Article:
Mail has always been an important function in the lives of people. Before the telephone, besides telegrams, it was the only way to communicate to friends or relatives who lived elsewhere. Today, it is still a vital means of communication and people always look forward to receiving a letter or card in the mail.
Mail, posted to go north of Big River, in the early years was delivered by canoe. Mr. McBeth and Thomes Borthwick were two of these canoe mail carriers and at times they would travel as far north as Green Lake.
Mail, in those days, was dropped off at Erinferry and Bodmin at the General Stores. This was a convenience to the people in that area. A central Post Office now serves the town and district.
The Big River Lumber Company operated the first Post Office around 1910. This was located in the lumber firm's sheds where the hotel now stands.
The Postmaster at that time was an employee of the Lumber Company. Mr. Forbes later became the assistant there. Then in 1914, Mr. Forbes was officially appointed head postmaster of the Big River Post Office. The building he worked in was destroyed by fire in 1923. It was then located temporarily in several homes until Mr. Forbes built a permanent Post Office; fire also destroyed this building. The Legion Hall became the temporary station for the Post Office while a second building was constructed at Mr. Forbes' place.
It operated there until a larger Post Office was opened in 1967 on the corner of Main and Fifth Avenue. Mr. Bill McKnight is presently employed as Postmaster.
Inside the Post Office. Mr. Forbes, Postmaster.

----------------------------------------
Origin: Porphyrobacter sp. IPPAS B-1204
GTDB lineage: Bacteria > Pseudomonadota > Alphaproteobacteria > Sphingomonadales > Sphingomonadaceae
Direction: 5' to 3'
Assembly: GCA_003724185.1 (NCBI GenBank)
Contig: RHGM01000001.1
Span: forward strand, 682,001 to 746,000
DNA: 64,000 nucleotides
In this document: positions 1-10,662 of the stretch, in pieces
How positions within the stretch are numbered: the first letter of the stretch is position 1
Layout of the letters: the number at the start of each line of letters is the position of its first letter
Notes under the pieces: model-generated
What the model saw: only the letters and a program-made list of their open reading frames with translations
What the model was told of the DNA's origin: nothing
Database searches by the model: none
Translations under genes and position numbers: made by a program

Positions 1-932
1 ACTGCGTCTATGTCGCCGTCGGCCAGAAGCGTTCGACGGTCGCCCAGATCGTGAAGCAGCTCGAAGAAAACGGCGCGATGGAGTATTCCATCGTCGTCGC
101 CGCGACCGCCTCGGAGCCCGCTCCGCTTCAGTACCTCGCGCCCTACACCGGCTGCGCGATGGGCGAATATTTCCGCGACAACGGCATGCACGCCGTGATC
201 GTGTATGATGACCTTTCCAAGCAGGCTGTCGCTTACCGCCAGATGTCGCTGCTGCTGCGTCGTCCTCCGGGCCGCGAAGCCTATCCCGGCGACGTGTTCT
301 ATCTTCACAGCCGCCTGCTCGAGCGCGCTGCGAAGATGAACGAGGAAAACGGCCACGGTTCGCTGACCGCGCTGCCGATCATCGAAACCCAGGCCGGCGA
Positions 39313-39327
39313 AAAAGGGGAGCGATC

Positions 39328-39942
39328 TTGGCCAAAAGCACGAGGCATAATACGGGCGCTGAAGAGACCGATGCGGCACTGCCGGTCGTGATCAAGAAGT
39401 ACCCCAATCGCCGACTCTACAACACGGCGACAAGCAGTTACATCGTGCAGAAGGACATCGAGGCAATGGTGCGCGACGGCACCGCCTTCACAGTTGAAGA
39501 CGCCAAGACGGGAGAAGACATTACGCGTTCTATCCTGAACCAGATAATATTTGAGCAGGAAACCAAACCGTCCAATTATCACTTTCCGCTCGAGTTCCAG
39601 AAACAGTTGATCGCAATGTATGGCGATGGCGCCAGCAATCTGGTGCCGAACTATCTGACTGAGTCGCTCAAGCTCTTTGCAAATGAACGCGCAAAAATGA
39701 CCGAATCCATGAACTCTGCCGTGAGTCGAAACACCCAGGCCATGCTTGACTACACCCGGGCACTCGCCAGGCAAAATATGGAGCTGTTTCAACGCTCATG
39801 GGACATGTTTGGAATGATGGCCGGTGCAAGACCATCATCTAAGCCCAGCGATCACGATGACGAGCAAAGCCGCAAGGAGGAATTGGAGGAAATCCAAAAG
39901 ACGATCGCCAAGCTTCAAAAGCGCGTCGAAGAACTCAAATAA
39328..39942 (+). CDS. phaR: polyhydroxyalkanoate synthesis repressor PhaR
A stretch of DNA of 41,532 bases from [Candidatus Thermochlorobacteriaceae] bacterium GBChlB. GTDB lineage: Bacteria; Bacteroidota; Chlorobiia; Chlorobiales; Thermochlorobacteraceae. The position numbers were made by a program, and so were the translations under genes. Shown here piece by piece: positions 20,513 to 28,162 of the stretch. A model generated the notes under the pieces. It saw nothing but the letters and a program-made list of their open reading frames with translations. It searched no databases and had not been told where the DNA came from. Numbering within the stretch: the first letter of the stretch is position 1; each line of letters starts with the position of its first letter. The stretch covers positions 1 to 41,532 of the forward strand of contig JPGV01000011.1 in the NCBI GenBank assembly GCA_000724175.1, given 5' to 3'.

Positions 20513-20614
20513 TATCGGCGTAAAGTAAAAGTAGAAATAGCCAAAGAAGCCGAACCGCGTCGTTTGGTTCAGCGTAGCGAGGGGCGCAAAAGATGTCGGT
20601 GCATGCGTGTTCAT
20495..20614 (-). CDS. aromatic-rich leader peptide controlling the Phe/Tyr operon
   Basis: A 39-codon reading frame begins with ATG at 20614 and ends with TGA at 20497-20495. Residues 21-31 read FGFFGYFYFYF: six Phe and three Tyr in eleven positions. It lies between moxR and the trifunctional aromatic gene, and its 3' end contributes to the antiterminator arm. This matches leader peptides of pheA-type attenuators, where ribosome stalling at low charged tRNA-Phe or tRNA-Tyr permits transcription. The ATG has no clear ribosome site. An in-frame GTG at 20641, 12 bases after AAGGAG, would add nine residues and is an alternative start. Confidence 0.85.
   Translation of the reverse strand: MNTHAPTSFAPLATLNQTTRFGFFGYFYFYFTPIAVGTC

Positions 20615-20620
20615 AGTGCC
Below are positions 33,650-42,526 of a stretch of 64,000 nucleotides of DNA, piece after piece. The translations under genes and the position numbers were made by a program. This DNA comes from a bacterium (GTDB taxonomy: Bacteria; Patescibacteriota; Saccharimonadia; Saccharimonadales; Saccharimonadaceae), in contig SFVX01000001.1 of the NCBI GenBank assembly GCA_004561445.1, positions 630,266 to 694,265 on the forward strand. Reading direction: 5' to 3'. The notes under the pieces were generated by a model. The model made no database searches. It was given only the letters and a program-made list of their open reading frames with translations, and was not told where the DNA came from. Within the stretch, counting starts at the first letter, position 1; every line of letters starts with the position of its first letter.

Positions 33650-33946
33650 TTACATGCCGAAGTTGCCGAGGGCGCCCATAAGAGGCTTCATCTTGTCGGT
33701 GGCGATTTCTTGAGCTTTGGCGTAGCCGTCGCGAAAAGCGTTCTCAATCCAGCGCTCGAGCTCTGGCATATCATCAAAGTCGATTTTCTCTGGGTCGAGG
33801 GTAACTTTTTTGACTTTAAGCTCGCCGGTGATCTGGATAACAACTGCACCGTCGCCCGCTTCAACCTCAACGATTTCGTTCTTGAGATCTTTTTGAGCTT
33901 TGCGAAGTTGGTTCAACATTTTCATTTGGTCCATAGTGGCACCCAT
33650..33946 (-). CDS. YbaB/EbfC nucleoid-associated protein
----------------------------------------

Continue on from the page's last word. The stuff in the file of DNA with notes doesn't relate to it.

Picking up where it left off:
Frank Michie, Alex Afanasieff, and Mr. Forbes
inside the Post Office.
The Post Office built after 1923, destroyed by fire.
Post Office while in Mr. Forbes' home.
The modern Post Office.
With the advent of the installation of telephones in Big River in 1935, came the necessity of having a switchboard.
Mr. Thomas Young built an addition onto his home to house the telephone equipment. This small room was used for a telephone office for many years. A telephone booth in the corner of the office was used by many of the local citizens who did not have phones in their homes at this time.
If a phone call came through for a person who didn't have a phone, a messenger was sent to their home informing them of the call. The person who received the message would then go to the office and sit in the booth and wait while the operator placed a return call to the party which had phoned previously. When the call came through, you merely lifted the receiver and you were connected with the party you wished to speak to. All calls, local and long distance, had to be placed with the long distance operator.
Some of the names of the switchboard operators through the years are as follows: Sadie Young, Exelda Caissie (Emde), Belroy Newton (Wirtz), Mrs. Glen Anderson, Ann Wopnford, Helen Snell, Rita Blanchette, Myrtle Bale, Rita Bouchard (Olson), Yvette Bouchard, Lorna Bale, Priscilla, Pister, Marie Rekve (Sawatsky), Helen Ausland, Ivy Johnson.
In 1968, the switchboard was moved to Ivy Johnson's home. The office was in her home until the conversion to dial service. The changeover took place on Wednesday, July 8, 1970.